As a genre, dating simulators provide a particularly resonant space to explore a transactional view of sex and dating. In most dating sims, the player is presented with a roster of romantic interests, and must tailor their actions or dialogue choices to gain positive responses from their target and win their bodies or hearts. Say or do the right thing, acquire enough points, and you will get what you came for, whether it is sex or love.
This is, self-evidently, not how real life works: games are designed to be won through skill and persistence, whereas human beings are not preprogrammed to satisfy the desires of a random individual who finds them attractive. But Washko says that many leading pickup artists “use video game metaphors for talking about seduction. They break it down to different levels where this or that occurs … and terminology like ‘cracking the code’.” When she interviewed Valizadeh, he described how, if you reach a certain point in the seduction and offend the woman, “You have to actually do a reset. There’s definitely a sense that you just have to put in a certain amount of time and moves in order to get to the next level … and eventually you get what you came for.”
Perceiving any woman as “winnable”, if only sufficient time and coercion are applied – like sexual treasure chests that will always open if you enter the right code or use enough psychological force – is not only dehumanising but dangerous. In this framework, no is not “no”, but rather just another obstacle to be overcome by working on various pressure points of insecurity, humiliation and psychological coercion. After all, if a woman simply isn’t interested in a man who has targeted her for “seduction” – or is even repelled and frightened by him – what does it mean for him to “beat the game” if not pushing her to do something she doesn’t want to do?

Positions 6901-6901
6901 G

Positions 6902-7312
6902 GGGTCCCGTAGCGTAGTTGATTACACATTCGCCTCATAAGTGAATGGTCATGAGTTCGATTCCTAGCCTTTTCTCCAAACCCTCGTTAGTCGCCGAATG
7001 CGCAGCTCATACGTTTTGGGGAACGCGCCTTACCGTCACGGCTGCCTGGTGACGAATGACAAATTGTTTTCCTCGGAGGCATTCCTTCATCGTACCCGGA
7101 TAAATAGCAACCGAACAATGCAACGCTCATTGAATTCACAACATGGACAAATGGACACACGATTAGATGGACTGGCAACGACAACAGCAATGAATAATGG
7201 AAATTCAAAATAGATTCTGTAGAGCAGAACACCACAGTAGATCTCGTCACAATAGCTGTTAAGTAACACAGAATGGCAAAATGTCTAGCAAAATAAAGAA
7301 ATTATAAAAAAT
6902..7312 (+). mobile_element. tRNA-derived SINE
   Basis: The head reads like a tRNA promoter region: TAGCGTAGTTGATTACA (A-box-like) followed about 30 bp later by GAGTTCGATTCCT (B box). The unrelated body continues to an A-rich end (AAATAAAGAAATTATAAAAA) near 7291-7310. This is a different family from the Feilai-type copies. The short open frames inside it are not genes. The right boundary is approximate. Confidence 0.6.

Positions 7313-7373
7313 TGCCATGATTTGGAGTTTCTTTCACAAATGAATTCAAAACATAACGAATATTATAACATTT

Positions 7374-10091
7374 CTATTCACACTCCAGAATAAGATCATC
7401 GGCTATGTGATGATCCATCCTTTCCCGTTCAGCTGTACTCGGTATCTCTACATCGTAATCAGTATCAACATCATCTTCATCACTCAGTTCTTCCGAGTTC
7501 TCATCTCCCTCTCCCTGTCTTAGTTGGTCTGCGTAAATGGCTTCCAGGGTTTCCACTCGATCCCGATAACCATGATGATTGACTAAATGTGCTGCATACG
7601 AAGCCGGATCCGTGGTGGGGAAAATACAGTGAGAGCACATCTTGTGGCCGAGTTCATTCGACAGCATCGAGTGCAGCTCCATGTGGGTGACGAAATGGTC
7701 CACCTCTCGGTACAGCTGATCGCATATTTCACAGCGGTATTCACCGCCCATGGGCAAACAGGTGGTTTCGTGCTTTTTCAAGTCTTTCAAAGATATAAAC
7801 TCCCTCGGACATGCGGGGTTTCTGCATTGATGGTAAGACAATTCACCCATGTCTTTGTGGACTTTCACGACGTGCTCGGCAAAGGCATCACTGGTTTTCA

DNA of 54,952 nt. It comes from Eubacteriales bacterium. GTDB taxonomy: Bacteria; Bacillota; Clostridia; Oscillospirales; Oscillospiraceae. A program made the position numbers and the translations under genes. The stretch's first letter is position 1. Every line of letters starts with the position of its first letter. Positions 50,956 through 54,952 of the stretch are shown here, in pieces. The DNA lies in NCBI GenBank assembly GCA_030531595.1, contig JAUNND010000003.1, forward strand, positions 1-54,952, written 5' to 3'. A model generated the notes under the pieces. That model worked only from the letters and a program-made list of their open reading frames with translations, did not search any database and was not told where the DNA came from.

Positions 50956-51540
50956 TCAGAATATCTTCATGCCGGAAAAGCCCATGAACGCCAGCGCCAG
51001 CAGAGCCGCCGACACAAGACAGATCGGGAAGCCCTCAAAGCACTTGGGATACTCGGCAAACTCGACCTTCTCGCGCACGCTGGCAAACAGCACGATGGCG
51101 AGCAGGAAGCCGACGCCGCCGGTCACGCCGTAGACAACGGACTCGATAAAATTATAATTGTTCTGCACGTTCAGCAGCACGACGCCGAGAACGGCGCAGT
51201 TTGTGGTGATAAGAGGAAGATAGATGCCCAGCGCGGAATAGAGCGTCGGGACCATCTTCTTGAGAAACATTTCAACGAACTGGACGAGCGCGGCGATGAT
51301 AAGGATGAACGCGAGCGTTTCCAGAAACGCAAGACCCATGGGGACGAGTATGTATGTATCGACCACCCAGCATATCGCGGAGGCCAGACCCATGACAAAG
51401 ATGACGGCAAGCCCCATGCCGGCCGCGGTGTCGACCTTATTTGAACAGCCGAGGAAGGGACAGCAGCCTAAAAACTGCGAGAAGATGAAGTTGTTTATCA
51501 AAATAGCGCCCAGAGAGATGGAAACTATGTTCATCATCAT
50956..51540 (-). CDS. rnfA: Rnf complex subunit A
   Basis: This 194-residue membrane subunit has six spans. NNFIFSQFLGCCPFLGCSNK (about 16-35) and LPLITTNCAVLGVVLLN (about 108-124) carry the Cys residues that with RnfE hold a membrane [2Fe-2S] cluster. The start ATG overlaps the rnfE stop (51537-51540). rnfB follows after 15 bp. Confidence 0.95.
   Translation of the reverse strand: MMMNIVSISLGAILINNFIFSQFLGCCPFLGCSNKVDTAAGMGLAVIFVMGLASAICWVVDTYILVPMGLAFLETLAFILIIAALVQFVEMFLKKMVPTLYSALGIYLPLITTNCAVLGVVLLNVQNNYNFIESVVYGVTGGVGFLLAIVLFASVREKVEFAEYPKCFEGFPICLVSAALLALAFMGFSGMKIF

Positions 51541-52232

The Game: The Game is paired with a tense, minimalist soundtrack by the experimental band Xiu Xiu that evokes a sense of claustrophobia and tacit threat. As various men try to back you into corners, manipulate your body, force you into situations where what you want is of no importance, the music sings with the terror of a clenched muscle.
Washko has played The Game: The Game with numerous testers, and says that some of the most compelling responses have come from men, who come away from the experience saying: “This is a horror game. This is a nightmare. This is terrifying.” Women often had a different perspective, says Washko: “This is my life. This is every day.”